Type of Document Thesis Author Mohite, Virendra Author's Email Address firstname.lastname@example.org URN etd-11152004-184909 Title Self Controlled Magnetic Hyperthermia Degree Master of Science Department Mechanical Engineering, Department of Advisory Committee
Advisor Name Title Yousef Haik Committee Chair Ching-Jen Chen Committee Member Peter Kalu Committee Member Keywords
- Drug Delivery
Date of Defense 2004-10-28 Availability unrestricted AbstractHyperthermia has been gaining a lot of interest recently as a method for curing cancer especially as an adjunct to other modalities such as Radiotherapy and Chemotherapy. Hyperthermia can be effected by heating magnetic nanoparticles injected locally near the cancerous tissue that can be heated with the help of an external alternating magnetic field. Temperature rising above the 42ºC (315 K) may cause necrosis. The temperature can be controlled by using magnetic nanoparticles with a Curie temperature of 42ºC (315 K).
This study aims at finding the material for the magnetic nanoparticles with such desired magnetic properties. Various nanoparticles were synthesized using physical as well as chemical methods. The chemical methods are advantageous over physical methods because they offer a mixing of elements at molecular level and the synthesized particles are directly obtained in nanosize. The nanoparticles thus synthesized were checked for magnetic properties such as Curie temperature and magnetic saturation using SQUID and VSM. The constituents were estimated using XRD. Also, their morphology was observed using a TEM.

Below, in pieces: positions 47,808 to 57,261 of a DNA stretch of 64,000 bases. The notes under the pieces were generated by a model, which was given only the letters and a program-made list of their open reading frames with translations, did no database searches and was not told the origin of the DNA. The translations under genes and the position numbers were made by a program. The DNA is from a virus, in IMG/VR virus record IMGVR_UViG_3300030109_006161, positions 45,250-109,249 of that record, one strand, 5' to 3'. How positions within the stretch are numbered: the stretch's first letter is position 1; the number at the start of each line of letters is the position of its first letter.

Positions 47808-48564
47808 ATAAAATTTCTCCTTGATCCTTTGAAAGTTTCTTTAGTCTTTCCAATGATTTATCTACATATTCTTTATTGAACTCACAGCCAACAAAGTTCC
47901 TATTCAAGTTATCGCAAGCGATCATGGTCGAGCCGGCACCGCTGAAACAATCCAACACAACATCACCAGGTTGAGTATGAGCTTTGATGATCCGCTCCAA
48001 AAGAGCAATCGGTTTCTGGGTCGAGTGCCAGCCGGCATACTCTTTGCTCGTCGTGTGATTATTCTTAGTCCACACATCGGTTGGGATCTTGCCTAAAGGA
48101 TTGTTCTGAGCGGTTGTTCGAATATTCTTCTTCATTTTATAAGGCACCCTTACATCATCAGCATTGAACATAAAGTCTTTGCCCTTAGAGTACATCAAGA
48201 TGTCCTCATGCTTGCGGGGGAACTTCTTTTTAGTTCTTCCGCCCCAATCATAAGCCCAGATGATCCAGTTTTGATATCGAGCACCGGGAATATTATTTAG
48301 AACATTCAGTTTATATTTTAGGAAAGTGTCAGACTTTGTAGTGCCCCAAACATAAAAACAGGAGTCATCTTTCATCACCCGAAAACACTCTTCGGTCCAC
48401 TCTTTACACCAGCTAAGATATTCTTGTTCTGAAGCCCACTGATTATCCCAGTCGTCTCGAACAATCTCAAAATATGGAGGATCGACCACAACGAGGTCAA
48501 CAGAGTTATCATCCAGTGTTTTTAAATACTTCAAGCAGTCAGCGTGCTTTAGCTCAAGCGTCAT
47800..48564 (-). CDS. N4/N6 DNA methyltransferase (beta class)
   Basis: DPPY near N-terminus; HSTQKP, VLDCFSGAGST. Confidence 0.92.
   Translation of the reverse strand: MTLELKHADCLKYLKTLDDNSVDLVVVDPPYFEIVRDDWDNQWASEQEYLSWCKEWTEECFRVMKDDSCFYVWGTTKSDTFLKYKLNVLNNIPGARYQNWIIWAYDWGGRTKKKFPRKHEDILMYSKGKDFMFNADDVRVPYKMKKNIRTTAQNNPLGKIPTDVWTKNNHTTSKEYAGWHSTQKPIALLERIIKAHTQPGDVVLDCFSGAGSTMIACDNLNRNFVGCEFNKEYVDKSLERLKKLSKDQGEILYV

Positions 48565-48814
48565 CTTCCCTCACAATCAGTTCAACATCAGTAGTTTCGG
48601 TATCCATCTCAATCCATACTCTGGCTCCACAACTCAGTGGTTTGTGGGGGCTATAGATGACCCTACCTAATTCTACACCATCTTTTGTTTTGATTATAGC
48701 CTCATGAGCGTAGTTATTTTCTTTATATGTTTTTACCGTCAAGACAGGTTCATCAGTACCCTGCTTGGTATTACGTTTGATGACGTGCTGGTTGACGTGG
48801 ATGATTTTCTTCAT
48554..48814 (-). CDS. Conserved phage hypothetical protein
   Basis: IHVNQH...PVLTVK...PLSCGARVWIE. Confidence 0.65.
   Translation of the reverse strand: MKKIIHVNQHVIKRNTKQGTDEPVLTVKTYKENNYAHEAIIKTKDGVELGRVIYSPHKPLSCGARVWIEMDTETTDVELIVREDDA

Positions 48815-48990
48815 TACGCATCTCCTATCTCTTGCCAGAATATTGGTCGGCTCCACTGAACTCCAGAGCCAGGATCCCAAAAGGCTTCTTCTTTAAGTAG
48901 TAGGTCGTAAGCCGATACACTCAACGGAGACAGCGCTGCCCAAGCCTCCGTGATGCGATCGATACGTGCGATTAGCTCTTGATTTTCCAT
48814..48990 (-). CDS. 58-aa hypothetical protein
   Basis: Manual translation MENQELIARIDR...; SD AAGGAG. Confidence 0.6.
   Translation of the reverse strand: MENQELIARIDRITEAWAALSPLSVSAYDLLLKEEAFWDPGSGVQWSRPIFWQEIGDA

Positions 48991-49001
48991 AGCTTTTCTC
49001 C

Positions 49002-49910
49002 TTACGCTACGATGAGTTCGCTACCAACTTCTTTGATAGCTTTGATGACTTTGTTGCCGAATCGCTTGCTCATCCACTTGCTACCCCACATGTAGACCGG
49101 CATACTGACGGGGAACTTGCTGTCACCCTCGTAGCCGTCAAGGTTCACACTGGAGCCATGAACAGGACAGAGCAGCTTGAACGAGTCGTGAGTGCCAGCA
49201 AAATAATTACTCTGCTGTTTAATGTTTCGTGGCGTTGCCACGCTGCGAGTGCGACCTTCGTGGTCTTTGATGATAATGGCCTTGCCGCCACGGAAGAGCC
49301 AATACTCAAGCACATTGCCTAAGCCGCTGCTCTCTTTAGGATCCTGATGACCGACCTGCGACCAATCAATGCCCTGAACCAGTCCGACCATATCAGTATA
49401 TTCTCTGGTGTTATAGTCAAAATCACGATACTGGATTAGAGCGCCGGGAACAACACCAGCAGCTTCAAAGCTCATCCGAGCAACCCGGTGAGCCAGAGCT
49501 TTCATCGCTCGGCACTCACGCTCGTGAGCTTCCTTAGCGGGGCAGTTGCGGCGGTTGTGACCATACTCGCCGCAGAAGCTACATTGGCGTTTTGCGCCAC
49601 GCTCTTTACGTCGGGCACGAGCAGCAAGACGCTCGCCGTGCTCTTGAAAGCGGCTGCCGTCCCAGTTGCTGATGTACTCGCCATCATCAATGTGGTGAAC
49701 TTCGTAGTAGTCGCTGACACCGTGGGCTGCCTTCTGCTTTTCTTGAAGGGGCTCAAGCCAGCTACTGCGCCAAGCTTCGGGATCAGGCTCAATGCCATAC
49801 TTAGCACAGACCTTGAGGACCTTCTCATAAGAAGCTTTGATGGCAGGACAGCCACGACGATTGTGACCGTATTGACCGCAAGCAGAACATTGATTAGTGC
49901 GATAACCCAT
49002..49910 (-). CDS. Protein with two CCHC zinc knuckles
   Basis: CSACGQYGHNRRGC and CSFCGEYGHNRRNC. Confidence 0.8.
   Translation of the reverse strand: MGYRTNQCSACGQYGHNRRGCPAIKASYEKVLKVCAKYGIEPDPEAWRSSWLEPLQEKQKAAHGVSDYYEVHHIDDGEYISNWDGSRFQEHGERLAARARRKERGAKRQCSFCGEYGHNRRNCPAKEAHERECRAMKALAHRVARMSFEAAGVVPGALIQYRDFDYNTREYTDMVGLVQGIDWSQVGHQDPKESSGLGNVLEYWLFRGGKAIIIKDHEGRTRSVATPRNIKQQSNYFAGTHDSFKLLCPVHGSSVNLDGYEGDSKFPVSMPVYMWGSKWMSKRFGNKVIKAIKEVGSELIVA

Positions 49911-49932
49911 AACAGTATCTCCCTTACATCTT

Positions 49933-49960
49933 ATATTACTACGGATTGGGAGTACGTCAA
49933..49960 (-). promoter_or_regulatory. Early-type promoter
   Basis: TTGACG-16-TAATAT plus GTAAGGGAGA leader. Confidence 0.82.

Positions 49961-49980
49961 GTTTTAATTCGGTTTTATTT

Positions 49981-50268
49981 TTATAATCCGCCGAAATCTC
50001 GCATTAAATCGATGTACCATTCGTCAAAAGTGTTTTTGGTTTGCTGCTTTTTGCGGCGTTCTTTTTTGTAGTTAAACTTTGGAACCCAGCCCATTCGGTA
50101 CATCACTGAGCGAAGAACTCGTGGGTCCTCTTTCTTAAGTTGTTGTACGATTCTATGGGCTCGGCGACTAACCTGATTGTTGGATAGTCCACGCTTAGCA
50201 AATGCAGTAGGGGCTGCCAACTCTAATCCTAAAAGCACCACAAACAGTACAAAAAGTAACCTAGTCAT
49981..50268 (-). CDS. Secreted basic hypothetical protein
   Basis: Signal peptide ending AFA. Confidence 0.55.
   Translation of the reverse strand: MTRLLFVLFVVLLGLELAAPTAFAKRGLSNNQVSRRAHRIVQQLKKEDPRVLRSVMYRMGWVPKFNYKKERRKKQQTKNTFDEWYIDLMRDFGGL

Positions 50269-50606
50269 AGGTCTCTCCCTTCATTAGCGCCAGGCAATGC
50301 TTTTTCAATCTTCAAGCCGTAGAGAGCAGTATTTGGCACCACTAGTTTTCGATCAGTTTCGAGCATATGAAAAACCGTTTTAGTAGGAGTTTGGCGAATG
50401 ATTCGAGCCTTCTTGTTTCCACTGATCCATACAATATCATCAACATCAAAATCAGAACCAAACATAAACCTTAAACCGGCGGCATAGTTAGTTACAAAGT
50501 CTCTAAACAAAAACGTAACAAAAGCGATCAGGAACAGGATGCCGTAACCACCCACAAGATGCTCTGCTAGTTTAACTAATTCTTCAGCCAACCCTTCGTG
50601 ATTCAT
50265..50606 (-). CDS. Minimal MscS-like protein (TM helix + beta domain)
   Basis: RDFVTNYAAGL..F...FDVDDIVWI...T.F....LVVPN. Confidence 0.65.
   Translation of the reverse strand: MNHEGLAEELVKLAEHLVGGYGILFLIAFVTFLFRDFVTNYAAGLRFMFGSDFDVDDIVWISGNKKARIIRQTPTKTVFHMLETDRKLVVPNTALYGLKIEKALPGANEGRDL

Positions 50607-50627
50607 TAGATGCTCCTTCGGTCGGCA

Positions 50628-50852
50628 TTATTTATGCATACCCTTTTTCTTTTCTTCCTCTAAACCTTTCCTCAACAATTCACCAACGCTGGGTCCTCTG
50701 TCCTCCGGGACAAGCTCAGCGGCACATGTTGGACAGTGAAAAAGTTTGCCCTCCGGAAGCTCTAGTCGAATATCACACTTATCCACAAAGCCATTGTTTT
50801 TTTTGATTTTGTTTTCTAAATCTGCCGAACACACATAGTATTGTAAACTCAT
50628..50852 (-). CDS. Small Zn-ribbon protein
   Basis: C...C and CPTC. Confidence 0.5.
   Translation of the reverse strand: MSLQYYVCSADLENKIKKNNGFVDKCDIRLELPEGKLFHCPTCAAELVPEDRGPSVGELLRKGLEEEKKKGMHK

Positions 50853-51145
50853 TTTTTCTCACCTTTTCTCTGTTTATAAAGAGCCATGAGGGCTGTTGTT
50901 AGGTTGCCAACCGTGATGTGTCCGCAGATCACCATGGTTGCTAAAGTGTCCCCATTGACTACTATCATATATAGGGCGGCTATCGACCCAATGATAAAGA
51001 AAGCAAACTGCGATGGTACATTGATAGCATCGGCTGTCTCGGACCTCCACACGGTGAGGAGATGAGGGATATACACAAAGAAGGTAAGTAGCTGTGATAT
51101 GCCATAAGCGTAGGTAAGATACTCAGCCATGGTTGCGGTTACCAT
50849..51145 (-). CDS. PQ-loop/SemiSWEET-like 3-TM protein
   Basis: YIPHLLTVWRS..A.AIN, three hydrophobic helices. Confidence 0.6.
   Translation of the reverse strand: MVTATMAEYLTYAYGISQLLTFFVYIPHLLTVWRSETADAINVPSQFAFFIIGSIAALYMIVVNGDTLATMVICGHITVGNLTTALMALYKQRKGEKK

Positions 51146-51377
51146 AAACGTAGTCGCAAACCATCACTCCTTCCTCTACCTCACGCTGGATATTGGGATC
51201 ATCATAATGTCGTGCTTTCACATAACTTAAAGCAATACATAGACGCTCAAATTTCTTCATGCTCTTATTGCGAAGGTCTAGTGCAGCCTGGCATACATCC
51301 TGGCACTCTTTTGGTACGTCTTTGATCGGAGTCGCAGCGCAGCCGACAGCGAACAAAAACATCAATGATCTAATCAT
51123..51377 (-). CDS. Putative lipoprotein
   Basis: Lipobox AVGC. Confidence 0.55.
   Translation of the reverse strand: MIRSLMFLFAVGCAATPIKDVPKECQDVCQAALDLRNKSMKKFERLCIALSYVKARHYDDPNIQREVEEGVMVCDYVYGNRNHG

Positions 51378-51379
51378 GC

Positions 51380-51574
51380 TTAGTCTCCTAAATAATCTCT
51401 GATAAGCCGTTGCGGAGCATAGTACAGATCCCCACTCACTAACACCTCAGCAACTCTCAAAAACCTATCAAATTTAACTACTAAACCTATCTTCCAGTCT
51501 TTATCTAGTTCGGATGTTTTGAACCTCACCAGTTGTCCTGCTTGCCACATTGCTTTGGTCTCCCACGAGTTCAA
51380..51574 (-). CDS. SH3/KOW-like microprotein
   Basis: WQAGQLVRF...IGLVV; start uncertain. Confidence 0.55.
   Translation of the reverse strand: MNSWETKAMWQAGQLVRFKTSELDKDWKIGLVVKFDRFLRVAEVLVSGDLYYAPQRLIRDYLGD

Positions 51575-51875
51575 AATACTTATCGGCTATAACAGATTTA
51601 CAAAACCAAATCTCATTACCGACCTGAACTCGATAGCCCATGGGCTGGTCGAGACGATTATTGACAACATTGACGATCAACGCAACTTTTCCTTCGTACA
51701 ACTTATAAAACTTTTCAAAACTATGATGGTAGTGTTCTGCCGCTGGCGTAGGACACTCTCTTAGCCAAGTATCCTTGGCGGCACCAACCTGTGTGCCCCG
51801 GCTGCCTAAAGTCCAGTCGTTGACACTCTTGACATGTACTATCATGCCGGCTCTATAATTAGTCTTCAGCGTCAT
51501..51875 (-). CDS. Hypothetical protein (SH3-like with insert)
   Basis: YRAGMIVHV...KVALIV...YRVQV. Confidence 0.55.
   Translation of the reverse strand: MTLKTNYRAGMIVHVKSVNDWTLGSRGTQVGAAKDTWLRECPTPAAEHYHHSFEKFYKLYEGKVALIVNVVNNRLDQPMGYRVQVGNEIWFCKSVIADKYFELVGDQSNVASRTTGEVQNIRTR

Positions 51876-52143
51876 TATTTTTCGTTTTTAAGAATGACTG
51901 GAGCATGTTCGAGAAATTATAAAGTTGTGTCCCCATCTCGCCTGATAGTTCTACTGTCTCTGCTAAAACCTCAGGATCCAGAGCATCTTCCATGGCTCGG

Amongst the various nanoparticles synthesized and one of the most promising particles for the self controlled magnetic hyperthermia application is the Gd substituted Zn Ferrite (with Gd, x = 0.02). These particles showed a Curie temperature of 314 K and also a high pyromagnetic co-efficient.
These particles are prepared to provide local heating at the tumor site. They can be used to assist in delivering chemotherapy drugs or radiosensitizing agents. Moreover, the polymer coating is thermosensitive such that its melting temperature is chosen to be equal to the Curie temperature of the particles (315 K). To make the nanoparticles avoid detection and subsequent elimination by the reticoendothelial system (RES) they were coated with polymers or proteins. The nanoparticles were coated with polymers such as polyethylene glycol (PEG), polyvinyl alcohol (PVA), ethyl cellulose and also with a protein - human serum albumin (HSA). The morphology of these coated nanoaprticles were observed using a TEM.
Experiments were conducted to confirm that the magnetic nanoparticles achieve sufficient heating upto 42°C when subjected to alternating magnetic field. Also it was experimentally confirmed that the polymer/protein coatings were broken when heated to 42°C.
This study concludes with the suggestion of possibilities for making the hyperthermia treatment feasible and more efficient such as by combining it with drug delivery.
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